Campus Clubs, Activities Are Key To College And Post-College Success, Expert Says

We at UT are not in the Ivy League.

But if you know anybody who has stressed or might someday stress over not getting into some uber-selective private school, consider this: life as a Longhorn offers up to 1,000 unique clubs, organizations, activities, and societies to join. That’s not even counting the hundreds upon hundreds of sports and athletic groups accessible to even former high school benchwarmers.

And all that may be the key to how happy and successful students are during and after their university years, veteran Washington Post education writer Jay Mathews says.

Mathews is the author of Harvard Schmarvard: Getting Beyond the Ivy League to the College That is Best for You.

In the course of writing his book, Mathews said in a column this week, he surveyed some of his more successful Post colleagues to figure out why many who hadn’t attended Ivy League schools — as he did — wound up in more powerful and more lucrative positions.

“How could this happen?” he asks. “It occurred to me that the stuff we look for in a good college, such as a high ranking, selective admissions, a national reputation, top faculty, and a lovely campus, might not have as much influence on our future success as one factor that is often overlooked: the quality of extracurricular activities at those campuses.”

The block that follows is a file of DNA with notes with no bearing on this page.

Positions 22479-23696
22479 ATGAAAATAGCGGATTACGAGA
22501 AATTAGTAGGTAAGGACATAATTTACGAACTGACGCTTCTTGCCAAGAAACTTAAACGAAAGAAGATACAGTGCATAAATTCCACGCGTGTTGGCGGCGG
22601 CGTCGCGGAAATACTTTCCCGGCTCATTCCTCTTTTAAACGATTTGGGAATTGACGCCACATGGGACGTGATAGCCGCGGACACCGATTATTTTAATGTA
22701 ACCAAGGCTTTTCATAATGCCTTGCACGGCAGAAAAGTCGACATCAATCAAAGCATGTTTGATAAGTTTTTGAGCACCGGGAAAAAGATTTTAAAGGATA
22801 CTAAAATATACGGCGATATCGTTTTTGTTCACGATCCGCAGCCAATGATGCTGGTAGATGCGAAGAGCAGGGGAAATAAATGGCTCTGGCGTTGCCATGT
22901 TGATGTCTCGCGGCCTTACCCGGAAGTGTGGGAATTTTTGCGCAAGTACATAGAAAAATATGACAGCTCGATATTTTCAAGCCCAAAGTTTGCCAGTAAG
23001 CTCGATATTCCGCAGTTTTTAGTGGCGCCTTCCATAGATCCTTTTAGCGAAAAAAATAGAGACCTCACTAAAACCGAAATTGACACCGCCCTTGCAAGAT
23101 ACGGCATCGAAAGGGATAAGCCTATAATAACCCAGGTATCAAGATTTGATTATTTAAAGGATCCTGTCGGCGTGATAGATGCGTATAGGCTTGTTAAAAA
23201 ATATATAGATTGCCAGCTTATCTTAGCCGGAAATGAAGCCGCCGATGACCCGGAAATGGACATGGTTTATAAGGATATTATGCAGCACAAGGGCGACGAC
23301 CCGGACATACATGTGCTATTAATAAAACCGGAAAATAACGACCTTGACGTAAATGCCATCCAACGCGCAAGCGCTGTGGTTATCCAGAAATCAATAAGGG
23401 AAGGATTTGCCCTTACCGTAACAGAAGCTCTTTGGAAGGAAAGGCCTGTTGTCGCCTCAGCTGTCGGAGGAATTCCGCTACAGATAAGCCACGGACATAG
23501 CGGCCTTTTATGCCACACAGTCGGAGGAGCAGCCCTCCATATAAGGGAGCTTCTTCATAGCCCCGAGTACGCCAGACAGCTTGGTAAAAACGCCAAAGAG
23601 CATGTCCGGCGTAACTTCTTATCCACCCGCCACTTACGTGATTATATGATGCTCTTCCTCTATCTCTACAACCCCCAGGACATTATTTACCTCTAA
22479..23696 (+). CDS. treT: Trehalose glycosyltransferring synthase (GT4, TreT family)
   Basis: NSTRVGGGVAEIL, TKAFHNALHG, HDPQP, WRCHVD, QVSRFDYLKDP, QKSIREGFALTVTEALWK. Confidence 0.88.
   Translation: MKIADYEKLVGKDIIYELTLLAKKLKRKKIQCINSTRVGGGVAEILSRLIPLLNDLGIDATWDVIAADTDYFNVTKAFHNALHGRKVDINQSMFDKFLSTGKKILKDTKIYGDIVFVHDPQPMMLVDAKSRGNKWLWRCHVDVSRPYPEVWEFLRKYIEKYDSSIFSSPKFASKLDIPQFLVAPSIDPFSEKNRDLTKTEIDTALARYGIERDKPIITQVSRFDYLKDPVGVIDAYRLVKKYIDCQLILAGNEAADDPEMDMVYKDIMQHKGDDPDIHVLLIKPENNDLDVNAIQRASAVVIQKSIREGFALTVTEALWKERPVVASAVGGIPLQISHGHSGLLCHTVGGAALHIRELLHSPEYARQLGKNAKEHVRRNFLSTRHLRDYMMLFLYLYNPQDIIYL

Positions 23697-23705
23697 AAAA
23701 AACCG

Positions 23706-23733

U.S. News & World Report rankings don’t figure extracurriculars into their calculations, but there seems to be a growing awareness that they matter. The Daily Beast, in ranking UT high among America’s Happiest Colleges this spring, specifically mentioned the large number of activities and clubs offered to Longhorns as a factor.

Most of Mathews’ column was written in general terms. The only school to get a direct shout-out, in fact, was UT. Mathews cited the 500 basketball teams, 400 flag football teams, 300 soccer teams, and 200 volleyball teams available as evidence of the rich opportunities on the Forty Acres.

Nice to see the rest of the country catching on to the exceptional number of things UT has to offer.


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